In his 1474 portrait of Ginevra de'Benici, Leonardo painted just a narrow band of blue trees and blue horizon at the back, behind the brownish trees that frame the pale stern woman whose bodice laces up with a lace the same blue, but he loved atmospheric effects. He wrote that when painting buildings, "to make one appear more distant than another, you should represent the air as rather dense. Therefore make the first building … of its own color; the next most distant make less outlined a more blue; that which you wish to show at yet another distance, make bluer yet again; and that which is five times more distant make five times more with blue." The painters seemed to have become smitten with the blue of distance, and when you look at these paintings you can imagine a world where you could walk through an expanse of green grass, brown trees trunks, of whitewashed houses, and then at some point arrive in the blue country: grass, tress, houses become blue, and perhaps if you look down at yourself, you too would be blue as the Hindu god Krishna.
This world was realized in the cyanotypes, or blue photographs, of the 19th century — cyan means blue, though I always though the term referred to the cyanide with which the prints were made. Cyanotypes were cheap and easy to make, and so some amateurs chose to work in cyanotype altogether. Some professional photographers used the medium to make preliminary prints, treated so that they would fade and vanish in a few weeks' time: these vanishing prints were made as samples from which to order permanent images in other tones. In the cyanotypes you arrive in this world where darkness and light are blue and white, where bridges and people and apples are blue as lakes, as though everything were seen through the melancholy atmosphere that here is cyanide. The color persisted in postcards through the middle of the 20th century: I own some of blue palaces and blue glaciers, blue monuments and blue train stations.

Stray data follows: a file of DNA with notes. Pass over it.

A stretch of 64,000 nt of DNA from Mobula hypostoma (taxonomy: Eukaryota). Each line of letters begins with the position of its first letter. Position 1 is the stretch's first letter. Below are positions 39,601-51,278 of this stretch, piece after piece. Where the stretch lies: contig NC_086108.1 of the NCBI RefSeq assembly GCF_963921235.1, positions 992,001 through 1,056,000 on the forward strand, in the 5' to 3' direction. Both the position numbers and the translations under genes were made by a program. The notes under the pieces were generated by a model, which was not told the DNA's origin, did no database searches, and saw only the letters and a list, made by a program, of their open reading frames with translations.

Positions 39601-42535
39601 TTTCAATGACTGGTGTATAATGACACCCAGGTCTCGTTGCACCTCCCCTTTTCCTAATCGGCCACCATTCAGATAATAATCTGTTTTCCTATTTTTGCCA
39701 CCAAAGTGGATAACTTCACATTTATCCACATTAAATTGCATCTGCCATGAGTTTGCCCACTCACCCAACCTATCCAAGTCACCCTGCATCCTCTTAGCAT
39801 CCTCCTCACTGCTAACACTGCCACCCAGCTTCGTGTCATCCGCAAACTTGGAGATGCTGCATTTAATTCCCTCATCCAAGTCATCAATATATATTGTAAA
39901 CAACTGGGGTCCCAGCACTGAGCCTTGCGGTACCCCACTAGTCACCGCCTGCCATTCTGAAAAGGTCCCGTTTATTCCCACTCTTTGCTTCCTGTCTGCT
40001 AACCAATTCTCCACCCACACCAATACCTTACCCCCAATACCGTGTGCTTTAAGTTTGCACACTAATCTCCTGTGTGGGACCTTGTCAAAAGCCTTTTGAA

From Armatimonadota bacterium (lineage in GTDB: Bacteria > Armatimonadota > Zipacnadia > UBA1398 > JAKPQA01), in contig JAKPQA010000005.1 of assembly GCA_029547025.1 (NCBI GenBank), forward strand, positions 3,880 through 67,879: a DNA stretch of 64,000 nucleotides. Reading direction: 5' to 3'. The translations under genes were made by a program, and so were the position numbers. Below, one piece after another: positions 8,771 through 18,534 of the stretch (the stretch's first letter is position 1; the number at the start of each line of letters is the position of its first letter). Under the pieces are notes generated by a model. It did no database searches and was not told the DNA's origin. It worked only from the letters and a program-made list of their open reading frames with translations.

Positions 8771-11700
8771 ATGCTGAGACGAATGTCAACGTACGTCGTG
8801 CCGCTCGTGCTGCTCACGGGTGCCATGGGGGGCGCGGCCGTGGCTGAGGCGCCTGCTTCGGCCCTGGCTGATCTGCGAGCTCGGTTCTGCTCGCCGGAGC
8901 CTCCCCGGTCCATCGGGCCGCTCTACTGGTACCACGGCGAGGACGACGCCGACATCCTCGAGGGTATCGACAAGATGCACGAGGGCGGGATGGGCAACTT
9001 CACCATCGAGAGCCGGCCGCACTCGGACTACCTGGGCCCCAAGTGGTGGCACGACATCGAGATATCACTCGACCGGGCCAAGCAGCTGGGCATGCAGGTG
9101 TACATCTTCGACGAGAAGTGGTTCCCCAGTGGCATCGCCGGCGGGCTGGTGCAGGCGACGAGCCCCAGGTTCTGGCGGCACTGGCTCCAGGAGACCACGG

There is an album of oval photographs made sometime in the late 19th century by a man named Henry Bosse. All the pictures are of the upper Mississippi River, and they are all cyanotype blue. At first they seem to portray an enchanted realm, the river once upon a time, but Bosse was working with the engineers who were strangling and straightening the river, turning it from a meandering wild thing with islands and eddies and marshy edges into something narrower and faster-flowing, a dredged, banked stream for the rapid flow of commerce. They made wing dams — outcroppings that trapped sediment and erased the natural edges of the river, dredged it and locked it — but Bosse's pictures are more beautiful than documentation and engineering require, each one a cameo of blue, blue all the way to the foreground of blue railroad yards and blue bridges under construction. But in this world we actually live in, distance ceases to be distance and to be blue when we arrive in it. The far becomes the near and they are not the same place.
Reprinted from A Field Guide to Getting Lost, by Rebecca Solnit © Rebecca Solnit. Published by arrangement with the Penguin Group.